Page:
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This vegetable biryani recipe is a decadent treat

This vegetable biryani recipe is a decadent treat

Last weekend, while meandering through the farmers market, a young lady came up to me, tugged on my sleeve and whispered in my ear, “Please! Do a biryani class or teach us how to make one!”

I was surprised — I thought biryani was too complicated for most people. Maybe it still is, but pandemic nesting has certainly expanded our cooking skills. In any case, I am thrilled to share with you a road map to a biryani, a luxurious layered rice dish created by Persian and Indian gourmands during the decadent Mughal era of India.

First, the hallmark of a biryani, which is usually consumed on weekend lunches or late-night celebratory dinners, is that every component is cooked separately and brought together at the end.

In a country where recipes for the same food changes every few miles, there are umpteen variations of biryani. Often garnished with fried onions, the north Indian ones are usually decadent, with meat and rich with ghee, aromatic spices, caramelized onions, nuts and dried fruit. South Indian biryanis are redolent of coconut, curry leaves, black pepper and cardamom, which grow wild in that region.

Biryani usually starts with marinated meat, chicken, vegetables, or beans slow cooked with warm spices, onions, garlic, ginger to make a base masala. Tomatoes, yogurt or coconut can be added next. On the lighter side, one can forgo the onion masala and make a vibrant fragrant green herb masala, like a salsa verde or pesto (minus the cheese) for quick cooking seafood or vegetable biryanis.

Rice is usually prepared separately and can be cooked in stock or water — saffron and/or warm spices, such as a large stick of cinnamon, mace flowers or bay leaves, can be added. I usually cook the rice with oil rather than ghee or butter, as the oil facilitates the flakiness of the rice and prevents it from getting sticky. It is best to make the rice last, as freshly cooked hot rice is placed over the base masala topped with nuts and dry fruits, tightly sealed, and allowed to rest for at least 20 to 30 minutes for all the flavors to meld.

Here is a recipe for a simple garbanzo and vegetable biryani that can be easily adapted to the addition of meat.


BIRYANI

Vegetable masala

½ cup garbanzo or any other large bean of your choice

½ cup ghee

1 teaspoon cumin seeds

1 teaspoon each, crushed black peppercorns and green cardamom seeds

2 cups minced red onions

1 tablespoon minced garlic

2 teaspoons red chile powder

1 red or yellow bell pepper, cubed

1 cup diced fresh tomatoes

2 tablespoons minced or grated fresh ginger

2 teaspoons salt

1 teaspoon garam masala

2 cups of sugar snap peas, sliced in half diagonally

½ bunch asparagus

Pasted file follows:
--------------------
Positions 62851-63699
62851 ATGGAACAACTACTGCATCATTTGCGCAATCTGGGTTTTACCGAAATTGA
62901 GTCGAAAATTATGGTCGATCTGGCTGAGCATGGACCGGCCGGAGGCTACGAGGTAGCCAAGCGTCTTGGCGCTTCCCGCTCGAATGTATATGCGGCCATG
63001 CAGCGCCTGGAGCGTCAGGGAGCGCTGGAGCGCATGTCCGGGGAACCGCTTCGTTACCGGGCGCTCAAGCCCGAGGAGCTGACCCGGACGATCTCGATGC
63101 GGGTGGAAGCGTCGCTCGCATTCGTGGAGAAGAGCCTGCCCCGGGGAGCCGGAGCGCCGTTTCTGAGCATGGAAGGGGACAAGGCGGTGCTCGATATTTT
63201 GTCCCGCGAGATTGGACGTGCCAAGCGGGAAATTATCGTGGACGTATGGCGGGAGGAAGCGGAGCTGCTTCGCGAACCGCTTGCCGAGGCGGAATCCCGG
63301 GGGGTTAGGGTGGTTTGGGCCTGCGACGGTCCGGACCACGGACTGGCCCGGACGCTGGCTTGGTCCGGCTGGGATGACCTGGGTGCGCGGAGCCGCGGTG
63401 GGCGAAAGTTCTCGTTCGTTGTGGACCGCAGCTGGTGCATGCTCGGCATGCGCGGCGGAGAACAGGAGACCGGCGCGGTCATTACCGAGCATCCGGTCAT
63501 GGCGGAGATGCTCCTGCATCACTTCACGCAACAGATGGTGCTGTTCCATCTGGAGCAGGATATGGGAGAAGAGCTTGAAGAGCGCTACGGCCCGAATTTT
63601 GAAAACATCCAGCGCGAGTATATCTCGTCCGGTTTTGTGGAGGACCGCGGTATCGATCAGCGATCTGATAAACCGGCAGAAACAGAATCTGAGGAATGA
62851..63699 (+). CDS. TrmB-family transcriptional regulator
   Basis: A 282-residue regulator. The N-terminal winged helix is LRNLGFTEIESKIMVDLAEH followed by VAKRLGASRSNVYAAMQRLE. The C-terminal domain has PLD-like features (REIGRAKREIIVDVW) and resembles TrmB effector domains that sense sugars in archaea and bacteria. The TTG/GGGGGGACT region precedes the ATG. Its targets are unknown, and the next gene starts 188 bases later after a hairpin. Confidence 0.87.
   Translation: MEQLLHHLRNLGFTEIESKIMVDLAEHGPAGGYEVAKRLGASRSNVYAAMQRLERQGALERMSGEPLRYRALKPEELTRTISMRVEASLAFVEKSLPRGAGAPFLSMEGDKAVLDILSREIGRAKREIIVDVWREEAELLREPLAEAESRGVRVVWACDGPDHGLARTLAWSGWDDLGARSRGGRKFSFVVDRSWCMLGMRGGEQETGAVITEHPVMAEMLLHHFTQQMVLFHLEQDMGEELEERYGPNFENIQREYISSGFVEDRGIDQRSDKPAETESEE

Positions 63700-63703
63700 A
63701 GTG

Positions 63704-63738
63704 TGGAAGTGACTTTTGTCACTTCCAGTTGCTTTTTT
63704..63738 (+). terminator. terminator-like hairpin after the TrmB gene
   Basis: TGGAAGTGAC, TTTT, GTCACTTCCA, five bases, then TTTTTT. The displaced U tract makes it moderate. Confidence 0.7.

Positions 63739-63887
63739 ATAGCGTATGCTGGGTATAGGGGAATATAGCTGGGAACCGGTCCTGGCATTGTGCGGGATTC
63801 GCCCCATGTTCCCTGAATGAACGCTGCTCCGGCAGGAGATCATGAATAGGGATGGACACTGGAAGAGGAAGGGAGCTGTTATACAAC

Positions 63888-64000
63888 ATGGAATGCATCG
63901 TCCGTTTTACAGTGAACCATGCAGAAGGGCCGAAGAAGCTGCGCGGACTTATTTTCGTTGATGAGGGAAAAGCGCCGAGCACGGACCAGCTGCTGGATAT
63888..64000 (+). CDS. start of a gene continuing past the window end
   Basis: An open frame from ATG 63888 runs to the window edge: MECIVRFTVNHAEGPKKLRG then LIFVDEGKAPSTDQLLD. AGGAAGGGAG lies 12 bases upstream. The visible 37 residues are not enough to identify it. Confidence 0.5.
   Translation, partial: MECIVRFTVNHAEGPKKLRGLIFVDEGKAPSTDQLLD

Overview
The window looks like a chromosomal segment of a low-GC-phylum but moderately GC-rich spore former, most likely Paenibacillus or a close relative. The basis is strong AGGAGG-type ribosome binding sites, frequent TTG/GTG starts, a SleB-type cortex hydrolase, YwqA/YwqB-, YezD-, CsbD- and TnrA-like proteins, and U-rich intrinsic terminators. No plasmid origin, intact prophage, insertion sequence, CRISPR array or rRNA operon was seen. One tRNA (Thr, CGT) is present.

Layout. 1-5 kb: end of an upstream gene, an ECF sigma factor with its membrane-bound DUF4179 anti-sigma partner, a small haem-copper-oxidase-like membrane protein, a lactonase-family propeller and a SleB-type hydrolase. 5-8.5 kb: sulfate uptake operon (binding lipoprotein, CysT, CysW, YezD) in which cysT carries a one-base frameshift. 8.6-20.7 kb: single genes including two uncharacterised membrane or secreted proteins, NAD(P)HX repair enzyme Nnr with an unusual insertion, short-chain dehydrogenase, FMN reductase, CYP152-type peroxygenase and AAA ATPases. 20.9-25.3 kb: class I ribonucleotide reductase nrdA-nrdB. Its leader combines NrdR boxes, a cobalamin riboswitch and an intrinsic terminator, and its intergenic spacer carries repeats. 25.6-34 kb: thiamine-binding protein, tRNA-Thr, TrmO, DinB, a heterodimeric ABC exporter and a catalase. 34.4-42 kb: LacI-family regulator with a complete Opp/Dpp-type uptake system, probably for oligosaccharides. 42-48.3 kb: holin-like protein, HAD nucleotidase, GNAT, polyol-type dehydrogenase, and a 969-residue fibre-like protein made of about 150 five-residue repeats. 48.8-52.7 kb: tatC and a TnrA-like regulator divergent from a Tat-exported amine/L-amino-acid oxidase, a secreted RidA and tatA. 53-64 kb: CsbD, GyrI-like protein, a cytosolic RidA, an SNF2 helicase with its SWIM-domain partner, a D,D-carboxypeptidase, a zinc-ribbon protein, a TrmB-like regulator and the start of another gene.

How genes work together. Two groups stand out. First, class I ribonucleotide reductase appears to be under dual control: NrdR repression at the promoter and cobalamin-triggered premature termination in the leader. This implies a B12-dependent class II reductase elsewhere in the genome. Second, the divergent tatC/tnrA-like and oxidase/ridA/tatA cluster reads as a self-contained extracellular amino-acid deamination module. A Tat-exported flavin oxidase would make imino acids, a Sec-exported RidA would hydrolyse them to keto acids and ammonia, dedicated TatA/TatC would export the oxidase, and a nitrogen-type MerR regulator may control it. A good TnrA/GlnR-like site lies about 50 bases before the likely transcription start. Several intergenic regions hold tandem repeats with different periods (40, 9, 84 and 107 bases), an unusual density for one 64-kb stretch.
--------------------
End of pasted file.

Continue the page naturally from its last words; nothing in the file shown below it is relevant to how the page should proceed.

6 to 8 dried apricots, sliced

¼ cup sliced toasted almonds

Small handful fried onions (optional)

Small handful fresh herbs, such as cilantro or mint

Saffron rice

1½ cups long-grain basmati

Generous pinch saffron threads

Zest of 1 orange

1 long stick cinnamon

3 to 4 black cardamom pods

1½ teaspoons salt

Instructions: To make vegetable masala: Rinse the beans 2 to 3 times in tap water then soak them for at least 6 hours or overnight. Drain. Combine with 3 cups of water and bring them to a boil. If any scum rises to the top, using a slotted spoon, discard it. Cover and simmer for an hour or more until the beans are tender. Set them aside.

In a large Dutch oven or heavy-bottomed stockpot, warm the ghee and fry the crushed spices for 2 to 3 seconds. Immediately add the onions and cook on high heat for 4 to 5 minutes until they are sweaty and translucent. Lower the heat and continue browning the onions until they are golden in color.

Add the minced garlic and cook for a few more seconds. Then add the drained beans, chile powder, bell pepper, tomatoes and ginger. Lower the heat and continue cooking until the peppers and tomatoes soften and the masala is fairly dry, then add the salt and garam masala.

Discard the bottom 2 inches of the asparagus, then cut into tiny wheels, leaving the spears intact.

Add the sugar snap peas and the asparagus to the masala, cook for a minute or two and turn the heat off. If the saffron rice is ready, pour it over the vegetable mixture, place the apricots and almonds on top and place a lid and let the biryani rest for 20 minutes before adding the herbs and fried onions. Fluff, fold and serve the biryani.

To make saffron rice: Rinse the rice 2 to 3 times in tap water then soak for 2 to 3 hours (or soak overnight in the refrigerator). Drain. Separately soak the saffron in 2 tablespoons water for a few hours or overnight.

In a stockpot, combine the drained rice with 3 cups water, saffron (with water), orange zest, cinnamon stick, black cardamom pods and salt and bring the mixture to a boil.

Immediately cover the stockpot and simmer the rice for 8 to 10 minutes. Turn the heat off and pour it over the hot vegetable masala.

Notes & variations

To add meat to this biryani, add 8 to 10 ounces of cubed bone-in or boneless lamb, beef or chicken (use dark meat so it does not dry out) after the onions are golden, and cook for a few more minutes before adding the rest of the ingredients. Or replace the beans with the meat. If doing so, use stock to cook the rice.

Instead of tomatoes, add a cup of plain yogurt or coconut milk and cook it slowly until the masala is mostly dry.

Any nuts or dry fruit will work, including dried raisins, dates, pistachios, pecans and cashews.

Fried onions are purely optional and can be purchased at any Indian grocer.

Serves 4 to 6

From chef Anita Jaisinghani

Anita Jaisinghani is the chef-owner of Pondicheri restaurant in Houston. Her website is india1948.com. Her first cookbook, “Masala” (Ten Speed Press), publishes in August. Email: [email protected]